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On Sept. 14, 2018, the Department of Labor (DOL) conducted a fourth public listening session on proposed changes to the Fair Labor Standards Act (FLSA) overtime exemption. The session was one of four public listening sessions offered by the DOL last month. The series is part of a larger rulemaking and comment period being offered by the DOL in the wake of ongoing litigation to determine the appropriate salary threshold for overtime-exempt employees.…
On Monday, June 15, 2015, the Colorado Supreme Court, in a long-awaited decision in the Coats v. Dish Network, LLC, case, confirmed what actions employers may take against employees in Colorado who use medical marijuana during off-duty time. The Colorado Supreme Court held that because medical marijuana use is unlawful under federal law, a Colorado employee who uses medical marijuana cannot seek protection under Colorado’s Lawful Off-Duty Activities statute, and his/her employment can be terminated…
Over the past few weeks, the media has focused intently on the oil and gas industry’s extensive layoffs. Well known energy companies have made front-page news with their announcements of their significant layoffs that have often resulted in the termination of thousands of employees or a significant percentage of their workforce. This trend, it appears, is only beginning, and many employers in the industry or that work closely with the industry will face tough decisions…
As Coloradans rang in 2015, new Colorado employment laws and regulations were also ushered into effect. These laws, all effective January 1, 2015, add protections and generally benefit employees while likely creating new compliance requirements (and, potentially, headaches) for Colorado employers. Colorado Minimum Wage Effective January 1, 2015, Colorado’s minimum wage rose $.23 — to $8.23. The minimum cash wage for tipped employees who are subject to the tip credit is now $5.21. This raise…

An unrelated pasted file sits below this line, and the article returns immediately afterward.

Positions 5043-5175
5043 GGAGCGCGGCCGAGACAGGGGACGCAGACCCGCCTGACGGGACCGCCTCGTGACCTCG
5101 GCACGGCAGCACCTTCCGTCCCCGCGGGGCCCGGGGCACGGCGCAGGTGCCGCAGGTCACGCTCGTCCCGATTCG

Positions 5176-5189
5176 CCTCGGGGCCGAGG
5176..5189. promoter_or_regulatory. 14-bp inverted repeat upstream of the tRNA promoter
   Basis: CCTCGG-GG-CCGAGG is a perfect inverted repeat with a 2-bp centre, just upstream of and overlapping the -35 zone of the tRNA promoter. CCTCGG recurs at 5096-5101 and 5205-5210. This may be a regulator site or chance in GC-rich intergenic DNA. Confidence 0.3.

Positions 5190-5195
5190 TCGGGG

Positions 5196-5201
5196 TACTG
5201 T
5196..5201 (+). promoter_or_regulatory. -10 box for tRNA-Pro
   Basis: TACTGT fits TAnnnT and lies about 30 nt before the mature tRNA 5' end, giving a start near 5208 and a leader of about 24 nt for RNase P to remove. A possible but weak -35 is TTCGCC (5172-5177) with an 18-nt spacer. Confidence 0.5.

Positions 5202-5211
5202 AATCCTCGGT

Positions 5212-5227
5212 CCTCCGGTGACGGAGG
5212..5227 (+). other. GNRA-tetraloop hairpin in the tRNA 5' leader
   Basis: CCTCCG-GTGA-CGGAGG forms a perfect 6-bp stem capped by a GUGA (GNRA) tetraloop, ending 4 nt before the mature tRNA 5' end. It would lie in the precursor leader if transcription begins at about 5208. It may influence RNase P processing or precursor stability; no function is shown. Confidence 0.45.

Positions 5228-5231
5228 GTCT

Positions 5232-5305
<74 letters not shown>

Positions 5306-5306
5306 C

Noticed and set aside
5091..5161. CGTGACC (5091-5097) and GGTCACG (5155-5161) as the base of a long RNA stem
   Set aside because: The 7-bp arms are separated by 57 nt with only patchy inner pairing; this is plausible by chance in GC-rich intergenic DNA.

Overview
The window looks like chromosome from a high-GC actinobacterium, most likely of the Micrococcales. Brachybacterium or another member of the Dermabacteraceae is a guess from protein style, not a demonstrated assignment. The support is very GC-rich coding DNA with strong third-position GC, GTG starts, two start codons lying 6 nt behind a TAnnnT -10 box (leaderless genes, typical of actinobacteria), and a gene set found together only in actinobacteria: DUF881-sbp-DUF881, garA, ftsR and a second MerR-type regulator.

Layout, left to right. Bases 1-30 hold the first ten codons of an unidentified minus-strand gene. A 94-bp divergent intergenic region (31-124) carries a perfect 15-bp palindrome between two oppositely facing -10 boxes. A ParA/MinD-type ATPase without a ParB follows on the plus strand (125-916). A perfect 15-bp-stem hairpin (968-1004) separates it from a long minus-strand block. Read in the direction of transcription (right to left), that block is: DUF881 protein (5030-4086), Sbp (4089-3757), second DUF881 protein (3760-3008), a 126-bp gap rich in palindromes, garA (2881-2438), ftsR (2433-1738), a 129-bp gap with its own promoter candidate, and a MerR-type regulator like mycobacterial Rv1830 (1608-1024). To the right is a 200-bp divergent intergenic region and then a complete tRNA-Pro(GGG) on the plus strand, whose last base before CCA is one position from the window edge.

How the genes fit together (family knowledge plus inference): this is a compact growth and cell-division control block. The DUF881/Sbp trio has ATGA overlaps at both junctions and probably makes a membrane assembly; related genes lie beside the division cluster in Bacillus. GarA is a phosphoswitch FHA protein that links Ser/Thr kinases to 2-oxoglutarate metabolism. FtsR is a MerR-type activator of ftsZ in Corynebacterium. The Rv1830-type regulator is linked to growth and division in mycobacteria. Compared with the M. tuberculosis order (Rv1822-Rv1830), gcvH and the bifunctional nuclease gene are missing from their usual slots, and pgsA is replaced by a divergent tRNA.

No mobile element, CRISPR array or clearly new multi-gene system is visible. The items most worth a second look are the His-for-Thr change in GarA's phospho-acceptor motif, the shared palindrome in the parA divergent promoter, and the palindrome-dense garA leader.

Don’t mess with Texas. The Equal Employment Opportunity Commission (“EEOC”) usually forces employers who are subject to Title VII to play defense.  The State of Texas, however, has upended that approach.  On November 4, 2013, Texas filed a federal lawsuit that seeks to strike down the EEOC’s April 2012 Enforcement Guidance limiting employers’ use of criminal background checks in making employment decisions.  The case, Texas v. EEOC, et al., Case No. 5:13-CV-00255, was filed…
How much do an employer’s obligations to prevent and remedy workplace harassment extend into the virtual world?  Does an employer have the same or different obligations to address an employee’s concerns regarding an unwelcome picture posted on Instagram or a sexually inappropriate “tweet” by a co-worker on their own time and on their private social media channels? The laws concerning social media and harassment are complex and evolving, with new trends consistently appearing.   The first…
Earlier this year, a commotion was caused when it became public that Harvard University had monitored, accessed, and reviewed several Harvard deans’ e-mails as part of an internal investigation.  While the dust seems to have settled, at least publicly, for Harvard, its actions brought to the forefront an issue that sometimes flies under an employer’s radar — namely, whether employees have a right to privacy in their electronic communications when using an employer’s computer or…
This is a cross blog post with BakerHostetler’s data privacy blog.  For the latest in developments in data privacy, visit dataprivacymonitor.com. For a multi-jurisdictional summary of key requirements of international data privacy laws, see BakerHostetler’s  International Compendium of Data Privacy Laws. On February 15, 2013, the Seoul Western District Court in South Korea issued a judgment in a collective consumer action against a South Korean company for a data breach involving personal data…
Editors’ Note:  This post is being jointly published on BakerHostetler’s Class Action Lawsuit Defense blog. Over the past few years, the Fair Credit Reporting Act (“FCRA”), the federal law mandating, among other things, procedures and reporting requirements employers must follow when conducting background checks through a third party vendor, has become a hot-button employment issue, and a lucrative one for class action plaintiff attorneys.  Similar to other class actions involving technical violations, like wage and…
Editors’ Note:  This post is being jointly published on Baker’s Employment Class Action Blog. Over the past few years, the Fair Credit Reporting Act (“FCRA”), the federal law mandating, among other things, procedures and reporting requirements employers must follow when conducting background checks through a third party vendor, has become a hot-button employment issue, and a lucrative one for class action plaintiff attorneys.  Similar to other class actions involving technical violations, like wage and hour…